martin davis artist

Mark making is a primal urge. This is where I explain the ecstasy of painting and why it calms my soul.

Month: May, 2015

Thinking time in creativity

Typical isn’t it? that just when you have finished trying your damnedest to express something difficult or personal or straight from your soul you find something or someone that does it better – and could have saved you all the trouble.

In my earlier post about thinking time I struggled to express what someone is buying when they purchase a piece of original art. Well after I’d finished I came across this anonymous piece….which explains it a hell of a lot better.

“When you buy from an independent artist you are buying more than just a painting. You are buying hundreds of hours of experimentation and thousands of failures. You are buying days, weeks, months, years of frustration and moments of pure joy. You aren’t just buying a thing, you are buying a piece of heart, part of a soul, a private moment in someone’s life. Most importantly you are buying that artist more time to do something they are truly passionate about; something that makes all the above worth the fear and the doubt; something that puts the life into the living.”

That’s what I meant to say!

Asterisk revisited – how to start a creative work

* OK. A couple of hours ago I was rabbiting on about time spent thinking during creativity and I asterisked something I meant to come back to on starting a painting – well this is what I wanted to share with you.

Richard Diebenkorn the American artist used to keep a list of things to remember to help him “start” the ball rolling with a new painting, 10 things in all. I was relieved when I came across this because it laid bare for me the extreme difficulties even sometimes accomplished artists can experience when faced with the dreaded blank page. I share his list here with you in the altruistic spirit of helping any of my artist colleagues out there who could use it – quite a lot of us I should think. Take from it what you want, what you can understand or which means something to you and can help you.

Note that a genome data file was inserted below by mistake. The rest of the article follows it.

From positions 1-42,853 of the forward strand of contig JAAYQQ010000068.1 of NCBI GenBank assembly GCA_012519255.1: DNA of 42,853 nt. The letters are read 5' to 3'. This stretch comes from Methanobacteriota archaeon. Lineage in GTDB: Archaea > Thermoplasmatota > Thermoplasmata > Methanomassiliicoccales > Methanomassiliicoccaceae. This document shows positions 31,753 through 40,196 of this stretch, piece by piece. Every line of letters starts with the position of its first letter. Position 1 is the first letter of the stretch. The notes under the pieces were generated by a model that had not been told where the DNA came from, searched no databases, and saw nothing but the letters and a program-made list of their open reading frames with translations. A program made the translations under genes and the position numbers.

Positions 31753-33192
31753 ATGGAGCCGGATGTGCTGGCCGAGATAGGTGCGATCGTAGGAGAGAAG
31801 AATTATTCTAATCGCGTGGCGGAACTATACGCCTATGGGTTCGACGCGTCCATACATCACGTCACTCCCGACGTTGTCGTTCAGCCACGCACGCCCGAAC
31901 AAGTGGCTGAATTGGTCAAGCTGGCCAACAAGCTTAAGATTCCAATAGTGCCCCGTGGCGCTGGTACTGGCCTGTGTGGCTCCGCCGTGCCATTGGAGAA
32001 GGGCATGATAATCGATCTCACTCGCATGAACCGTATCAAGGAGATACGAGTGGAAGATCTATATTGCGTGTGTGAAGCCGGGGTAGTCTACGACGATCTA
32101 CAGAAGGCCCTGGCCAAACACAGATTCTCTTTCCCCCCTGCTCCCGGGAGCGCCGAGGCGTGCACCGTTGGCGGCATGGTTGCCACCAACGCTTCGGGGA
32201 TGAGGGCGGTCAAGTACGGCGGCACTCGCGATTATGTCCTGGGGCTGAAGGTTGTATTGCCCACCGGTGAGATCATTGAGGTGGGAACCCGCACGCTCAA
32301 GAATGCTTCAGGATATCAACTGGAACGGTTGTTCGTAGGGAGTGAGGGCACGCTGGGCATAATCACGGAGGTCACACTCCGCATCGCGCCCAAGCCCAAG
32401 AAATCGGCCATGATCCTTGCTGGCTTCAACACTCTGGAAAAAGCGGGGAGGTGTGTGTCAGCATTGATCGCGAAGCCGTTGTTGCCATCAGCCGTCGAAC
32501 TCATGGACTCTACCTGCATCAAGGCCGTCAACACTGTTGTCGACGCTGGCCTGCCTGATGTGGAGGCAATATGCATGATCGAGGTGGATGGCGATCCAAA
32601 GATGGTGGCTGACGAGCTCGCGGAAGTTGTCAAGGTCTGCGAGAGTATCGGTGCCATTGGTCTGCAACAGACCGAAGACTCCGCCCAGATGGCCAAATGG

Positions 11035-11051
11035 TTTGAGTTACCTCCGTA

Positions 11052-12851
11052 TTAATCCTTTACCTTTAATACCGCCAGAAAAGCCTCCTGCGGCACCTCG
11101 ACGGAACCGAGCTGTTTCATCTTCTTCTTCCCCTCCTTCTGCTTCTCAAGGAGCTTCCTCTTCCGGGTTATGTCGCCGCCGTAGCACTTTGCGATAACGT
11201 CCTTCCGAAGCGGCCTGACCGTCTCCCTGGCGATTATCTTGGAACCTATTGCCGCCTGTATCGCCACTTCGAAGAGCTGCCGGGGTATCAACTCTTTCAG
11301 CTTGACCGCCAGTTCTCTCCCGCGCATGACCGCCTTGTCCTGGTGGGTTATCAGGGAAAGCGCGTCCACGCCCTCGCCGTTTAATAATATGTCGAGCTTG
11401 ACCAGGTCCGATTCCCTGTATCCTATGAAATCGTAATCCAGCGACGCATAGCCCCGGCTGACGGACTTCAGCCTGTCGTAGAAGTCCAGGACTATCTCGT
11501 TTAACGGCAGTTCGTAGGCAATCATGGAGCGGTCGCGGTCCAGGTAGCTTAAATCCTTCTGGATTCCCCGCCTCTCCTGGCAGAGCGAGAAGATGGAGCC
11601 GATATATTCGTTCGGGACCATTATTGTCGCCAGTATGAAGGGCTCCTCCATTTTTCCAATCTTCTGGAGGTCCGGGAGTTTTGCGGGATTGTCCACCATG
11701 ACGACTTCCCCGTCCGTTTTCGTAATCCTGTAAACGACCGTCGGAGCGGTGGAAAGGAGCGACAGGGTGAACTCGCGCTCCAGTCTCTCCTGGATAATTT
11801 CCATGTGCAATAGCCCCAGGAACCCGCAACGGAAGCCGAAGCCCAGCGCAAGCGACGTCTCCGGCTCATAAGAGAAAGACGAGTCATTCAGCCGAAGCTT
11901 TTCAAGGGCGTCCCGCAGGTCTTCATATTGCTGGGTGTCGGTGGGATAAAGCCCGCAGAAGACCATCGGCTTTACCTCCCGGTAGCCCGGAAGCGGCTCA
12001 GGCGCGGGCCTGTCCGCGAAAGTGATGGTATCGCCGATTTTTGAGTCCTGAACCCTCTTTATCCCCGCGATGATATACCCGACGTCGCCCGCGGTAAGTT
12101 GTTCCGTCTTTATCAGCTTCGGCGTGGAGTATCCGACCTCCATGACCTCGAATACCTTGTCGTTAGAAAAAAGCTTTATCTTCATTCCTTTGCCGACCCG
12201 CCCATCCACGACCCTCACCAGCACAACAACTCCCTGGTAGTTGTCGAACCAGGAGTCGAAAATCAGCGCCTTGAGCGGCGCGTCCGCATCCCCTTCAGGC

This is his list:

  1. Attempt what is not certain. Certainty may or may not come later. It may then be a valuable delusion.
  2. The pretty initial position which falls short of completeness is not to be valued – except as a stimulus for further moves.
  3. DO search.
  4. Use and respond to the initial fresh qualities but consider them absolutely expendable.
  5. Don’t “discover” a subject – of any kind.
  6. Somehow don’t be bored but if you must, use it in action. Use its destructive potential.
  7. Mistakes can’t be erased but they move you from your present position.
  8. Keep thinking about Pollyanna.
  9. Tolerate chaos.
  10. Be careful only in a perverse way.

I suspect that some of these points would do well with an exclamation mark before them. But generally I think I feel rather than know what he means and it certainly helps me not to fall into the usual traps. Don’t profess to ¬†understand it all though, who for instance is Pollyanna?

*

Sorry the asterisk in the last post is a reference to the problems of starting a painting I wanted to talk about but forgot. Will put it in my next post later today or tomorrow.

How much time do you spend on creating?

I was sat in the studio again the other day, in a bit of a daydream as I’m want to do. I was deep in thought as usual about 1. a piece of art I already had on the go, 2. another piece I was trying to start *, and 3. where all this was taking me artistically and in what direction I was trying to travel. Well so far so what you might think – and well you might – but an obvious thought struck me with more than usual force about my time actually spent in the physical creative process.

No doubt many of you will at some point in time have had the same idea, and in fact so have I. I don’t know why on this occasion I was so taken aback just because of a sudden realisation how much creative time is devoted to thinking rather than(in my case) painting. I can tell you it’s huge! and I don’t mean time spent wondering what to paint. Oh no! choosing your next subject, as difficult as that sometimes is, pales into insignificance when you stand it up against the time spent considering and reconsidering, sometimes, every brushstroke once you have started. My record time for not finishing a painting is 15 years but I had the excuse at that time of just having become a father for the first time – and, well you know the rest. I just never seemed to recover my mojo after that – not until the kids had grown up somewhat.